Adrian Ferraro (small)Blog

Architecture to Adventure, via Barbie and Bolivia

You’ve got to love careers advice at school. A whizzy computer programme. Lots of options that seemed to always end up with mechanical engineering vs the army.

Hmmm... Let me think, was I interested in either? About as much as I was into blow drying my short-back-and-sides.

Adrian_Ferraro_(small).jpg#asset:502:thuI found my school ‘careers’ report in the loft last week.

Now aged 37, it made for hilarious reading. And is it any wonder? I barely knew what I wanted to do next week, let alone in 5, 10 or 28 ½ years time…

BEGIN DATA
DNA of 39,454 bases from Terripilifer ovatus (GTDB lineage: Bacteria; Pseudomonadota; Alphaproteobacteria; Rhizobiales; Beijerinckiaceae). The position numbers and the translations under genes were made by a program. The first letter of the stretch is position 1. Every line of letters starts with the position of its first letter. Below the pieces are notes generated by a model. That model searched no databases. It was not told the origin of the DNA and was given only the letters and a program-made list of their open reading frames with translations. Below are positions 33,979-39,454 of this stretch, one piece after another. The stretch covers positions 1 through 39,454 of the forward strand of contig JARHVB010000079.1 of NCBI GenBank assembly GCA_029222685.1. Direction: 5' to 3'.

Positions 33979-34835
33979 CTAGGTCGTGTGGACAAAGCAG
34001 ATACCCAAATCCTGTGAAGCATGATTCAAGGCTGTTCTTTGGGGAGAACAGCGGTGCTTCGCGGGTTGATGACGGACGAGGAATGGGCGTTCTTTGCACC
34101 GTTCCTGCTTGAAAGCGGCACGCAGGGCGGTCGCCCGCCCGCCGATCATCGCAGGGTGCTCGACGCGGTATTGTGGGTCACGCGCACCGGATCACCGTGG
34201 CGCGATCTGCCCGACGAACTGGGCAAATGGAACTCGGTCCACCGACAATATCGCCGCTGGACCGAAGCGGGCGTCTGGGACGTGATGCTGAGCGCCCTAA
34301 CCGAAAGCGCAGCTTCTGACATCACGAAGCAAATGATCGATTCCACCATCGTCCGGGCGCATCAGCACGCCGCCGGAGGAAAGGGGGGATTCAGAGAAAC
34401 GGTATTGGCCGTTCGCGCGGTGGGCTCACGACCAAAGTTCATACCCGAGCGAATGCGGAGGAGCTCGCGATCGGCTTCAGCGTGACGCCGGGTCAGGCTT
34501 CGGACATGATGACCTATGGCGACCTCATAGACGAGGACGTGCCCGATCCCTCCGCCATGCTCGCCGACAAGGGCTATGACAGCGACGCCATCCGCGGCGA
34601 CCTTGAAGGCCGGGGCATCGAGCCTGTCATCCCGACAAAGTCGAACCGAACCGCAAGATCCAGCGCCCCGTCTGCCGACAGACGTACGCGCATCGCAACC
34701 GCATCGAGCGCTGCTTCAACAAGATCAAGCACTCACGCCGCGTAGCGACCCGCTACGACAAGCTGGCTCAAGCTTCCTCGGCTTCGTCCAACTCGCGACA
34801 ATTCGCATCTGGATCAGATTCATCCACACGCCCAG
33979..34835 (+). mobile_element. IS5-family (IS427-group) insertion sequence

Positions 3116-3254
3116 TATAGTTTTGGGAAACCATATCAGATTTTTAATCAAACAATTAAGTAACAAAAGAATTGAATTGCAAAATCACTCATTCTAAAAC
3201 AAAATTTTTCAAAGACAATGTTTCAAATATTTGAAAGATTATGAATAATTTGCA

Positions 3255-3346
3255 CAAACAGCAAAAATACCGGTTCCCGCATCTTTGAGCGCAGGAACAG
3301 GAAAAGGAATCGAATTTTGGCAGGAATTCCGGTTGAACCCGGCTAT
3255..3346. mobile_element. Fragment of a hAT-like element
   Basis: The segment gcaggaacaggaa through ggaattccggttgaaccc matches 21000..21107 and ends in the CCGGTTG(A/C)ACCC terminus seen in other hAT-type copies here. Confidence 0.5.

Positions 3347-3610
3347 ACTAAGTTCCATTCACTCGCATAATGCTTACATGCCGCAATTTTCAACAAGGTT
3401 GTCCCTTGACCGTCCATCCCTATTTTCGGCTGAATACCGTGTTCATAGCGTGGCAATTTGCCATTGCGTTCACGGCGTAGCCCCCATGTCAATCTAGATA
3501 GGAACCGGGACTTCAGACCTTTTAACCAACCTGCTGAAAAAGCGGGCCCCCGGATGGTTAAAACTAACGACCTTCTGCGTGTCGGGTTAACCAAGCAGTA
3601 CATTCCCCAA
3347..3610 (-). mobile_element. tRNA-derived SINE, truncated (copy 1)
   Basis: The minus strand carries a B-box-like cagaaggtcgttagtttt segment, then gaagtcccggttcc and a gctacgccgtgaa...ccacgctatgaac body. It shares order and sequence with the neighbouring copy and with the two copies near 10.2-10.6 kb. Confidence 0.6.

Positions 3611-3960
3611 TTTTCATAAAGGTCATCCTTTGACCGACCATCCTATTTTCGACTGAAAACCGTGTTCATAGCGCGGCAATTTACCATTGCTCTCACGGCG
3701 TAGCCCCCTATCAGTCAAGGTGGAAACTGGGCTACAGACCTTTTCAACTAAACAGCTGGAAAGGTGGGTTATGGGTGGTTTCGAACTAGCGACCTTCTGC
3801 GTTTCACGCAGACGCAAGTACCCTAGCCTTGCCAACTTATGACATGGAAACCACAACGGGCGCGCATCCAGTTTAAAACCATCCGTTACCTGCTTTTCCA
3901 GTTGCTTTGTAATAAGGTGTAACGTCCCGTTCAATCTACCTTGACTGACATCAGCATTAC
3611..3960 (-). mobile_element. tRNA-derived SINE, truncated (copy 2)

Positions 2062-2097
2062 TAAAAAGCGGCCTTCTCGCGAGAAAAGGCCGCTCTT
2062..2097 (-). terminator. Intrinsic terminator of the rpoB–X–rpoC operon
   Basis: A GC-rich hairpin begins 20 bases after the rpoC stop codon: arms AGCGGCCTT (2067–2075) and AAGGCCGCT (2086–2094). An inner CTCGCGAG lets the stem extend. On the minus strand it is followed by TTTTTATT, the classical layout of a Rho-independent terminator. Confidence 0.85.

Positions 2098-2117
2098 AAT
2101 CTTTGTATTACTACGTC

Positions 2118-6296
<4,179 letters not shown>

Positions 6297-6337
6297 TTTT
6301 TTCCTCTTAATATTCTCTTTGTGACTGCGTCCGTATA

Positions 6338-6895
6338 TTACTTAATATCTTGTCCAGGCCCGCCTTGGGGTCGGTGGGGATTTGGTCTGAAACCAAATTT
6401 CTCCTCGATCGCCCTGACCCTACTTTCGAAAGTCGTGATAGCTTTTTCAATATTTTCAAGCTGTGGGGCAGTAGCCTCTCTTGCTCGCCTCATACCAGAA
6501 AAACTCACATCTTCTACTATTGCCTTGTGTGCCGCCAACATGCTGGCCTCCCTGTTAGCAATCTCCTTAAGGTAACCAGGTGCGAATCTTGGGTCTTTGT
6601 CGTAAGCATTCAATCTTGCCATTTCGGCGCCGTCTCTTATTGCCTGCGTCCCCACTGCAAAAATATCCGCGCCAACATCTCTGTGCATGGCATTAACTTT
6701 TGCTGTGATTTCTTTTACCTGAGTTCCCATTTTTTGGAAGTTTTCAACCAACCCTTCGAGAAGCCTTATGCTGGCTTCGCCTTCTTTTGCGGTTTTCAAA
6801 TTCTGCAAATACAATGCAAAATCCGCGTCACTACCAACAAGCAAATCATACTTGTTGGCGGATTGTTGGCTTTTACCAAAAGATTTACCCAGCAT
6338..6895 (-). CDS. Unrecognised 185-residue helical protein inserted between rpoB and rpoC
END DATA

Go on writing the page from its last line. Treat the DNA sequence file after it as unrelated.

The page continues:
‘Classic’ career paths just seemed so dull. So prescriptive and epically uninspiring.

Why would anyone want to sit at a desk all day?

Or do the same job for 40 years for that matter? 40 years?

Did I have to choose now? What if I chose wrong?

What if I wasn’t any good at what I did?

What if I had bucket loads of money, the ‘dream’ medical career and yet woke up at the age of 53 wishing I’d been a blacksmith instead?

At the age of 18, I felt like I was sliding towards a life sentence with ten-pin bowling shoes on my feet and no chance of parole.

And yet, a few months later, on leaving school in 1994 (I’m still the right side of forty, just thought I’d mention that again), I had obviously succumbed to parental and/or teacher pressure and managed to blag myself a deferred place at Oxford Brookes to read… architecture.